Can You Overcharge Your Lithium-ion Cell Phone Battery?
As has been seen, the regular recharging of a Li-ion or cell phone battery is a basic redox reaction that causes lithium ions to travel from the negative (cathode) to the positive (anode) electrode. Li-ion batteries can be recharged a number of times, but eventually, after a number of charge discharge cycles, this battery will need replacement, too.
It is important not to overcharge the cell phone battery, or to let it drain out completely. If it runs out of charge completely, it will spoil the battery cells, so it is required to plug it in the charger while it still contains some charge. Furthermore, if you overcharge the battery, it creates heat which could be a fire hazard, or even cause a fire itself.
Since lithium-ion (and lithium-polymer) are sensitive to overcharging and over-discharging, the cells that make up the battery pack are charged independently. With NiMH and NiCad packs, the standard charging phenomena is to provide a current and voltage to cells connected in series so all the cells receive the same amount of current. The cell voltages in that case are not necessarily equal, in fact it is almost certain that they are not, but the voltage across the battery pack will be the same. Since NiMH and NiCad relatively show resistance to overcharging, there is usually no danger. It is common for one cell in a NiMH or NiCad battery pack to be dead without an effect on the charging of other cells. What does that mean? Let me explain it with an example.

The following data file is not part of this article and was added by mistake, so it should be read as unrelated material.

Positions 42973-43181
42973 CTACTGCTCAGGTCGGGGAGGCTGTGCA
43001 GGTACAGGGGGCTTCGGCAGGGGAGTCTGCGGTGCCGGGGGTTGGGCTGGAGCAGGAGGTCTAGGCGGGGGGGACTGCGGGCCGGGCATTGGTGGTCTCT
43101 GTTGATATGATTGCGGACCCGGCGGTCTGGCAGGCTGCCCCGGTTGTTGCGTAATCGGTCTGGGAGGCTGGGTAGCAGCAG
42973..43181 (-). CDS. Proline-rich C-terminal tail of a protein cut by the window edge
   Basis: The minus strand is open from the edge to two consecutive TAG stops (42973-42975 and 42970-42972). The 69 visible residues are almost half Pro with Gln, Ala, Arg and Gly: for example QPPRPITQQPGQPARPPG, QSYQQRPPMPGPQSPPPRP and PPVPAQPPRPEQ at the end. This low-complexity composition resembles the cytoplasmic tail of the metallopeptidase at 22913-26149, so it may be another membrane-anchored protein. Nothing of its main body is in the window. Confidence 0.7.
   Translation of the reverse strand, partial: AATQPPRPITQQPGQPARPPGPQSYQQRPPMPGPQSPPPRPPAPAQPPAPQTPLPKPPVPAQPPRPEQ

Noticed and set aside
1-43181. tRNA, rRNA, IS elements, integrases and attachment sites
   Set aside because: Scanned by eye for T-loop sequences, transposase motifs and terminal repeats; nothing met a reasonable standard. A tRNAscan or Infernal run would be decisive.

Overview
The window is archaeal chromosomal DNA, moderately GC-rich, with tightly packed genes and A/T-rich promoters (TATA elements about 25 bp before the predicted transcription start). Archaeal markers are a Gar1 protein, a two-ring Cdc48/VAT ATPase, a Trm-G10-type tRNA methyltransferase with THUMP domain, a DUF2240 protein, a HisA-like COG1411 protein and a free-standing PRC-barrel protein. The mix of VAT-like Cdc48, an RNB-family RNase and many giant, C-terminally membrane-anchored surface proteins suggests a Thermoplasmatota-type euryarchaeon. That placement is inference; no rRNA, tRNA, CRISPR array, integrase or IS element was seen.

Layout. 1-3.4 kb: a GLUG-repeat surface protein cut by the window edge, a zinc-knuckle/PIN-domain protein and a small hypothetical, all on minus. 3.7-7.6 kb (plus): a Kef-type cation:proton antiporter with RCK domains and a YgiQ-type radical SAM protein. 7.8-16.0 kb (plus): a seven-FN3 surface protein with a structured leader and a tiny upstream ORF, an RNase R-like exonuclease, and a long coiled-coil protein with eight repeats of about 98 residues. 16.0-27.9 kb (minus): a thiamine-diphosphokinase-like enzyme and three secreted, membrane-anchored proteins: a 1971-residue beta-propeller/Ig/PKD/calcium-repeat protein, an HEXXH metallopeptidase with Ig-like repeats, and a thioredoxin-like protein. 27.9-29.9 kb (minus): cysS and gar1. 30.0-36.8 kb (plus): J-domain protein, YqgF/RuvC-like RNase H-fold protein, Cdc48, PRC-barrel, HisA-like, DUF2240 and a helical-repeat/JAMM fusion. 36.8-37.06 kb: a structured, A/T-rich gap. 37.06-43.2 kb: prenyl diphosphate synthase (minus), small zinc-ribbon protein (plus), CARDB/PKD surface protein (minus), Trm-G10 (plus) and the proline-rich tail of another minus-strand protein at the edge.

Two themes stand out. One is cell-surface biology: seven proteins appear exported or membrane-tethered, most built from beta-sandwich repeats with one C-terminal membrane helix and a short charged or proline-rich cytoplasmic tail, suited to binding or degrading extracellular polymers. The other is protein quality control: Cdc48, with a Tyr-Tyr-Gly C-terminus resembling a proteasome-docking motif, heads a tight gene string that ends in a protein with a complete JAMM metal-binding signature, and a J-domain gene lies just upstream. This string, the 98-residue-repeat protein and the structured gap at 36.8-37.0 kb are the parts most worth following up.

Let’s suppose that we have a 6-cell battery pack, with the nominal voltage of each cell being 1.2 Volts (7.2 Volts total). If a charging voltage of 5 Volts is present, each cell would ideally receive 0.83 Volts approx. If one cell is dead, the voltage across each cell would be 1 Volt. That means a 20.5% increase after the death of one cell. This percentage increase is catered to by most Nickel-based cells, but a 20.5% overvoltage to lithium cells would ultimately result in a failure, and likely a fire. Li-Ion/Li-Poly batteries cannot tolerate over discharging as well, and tend to die if discharged below around 2.5 V.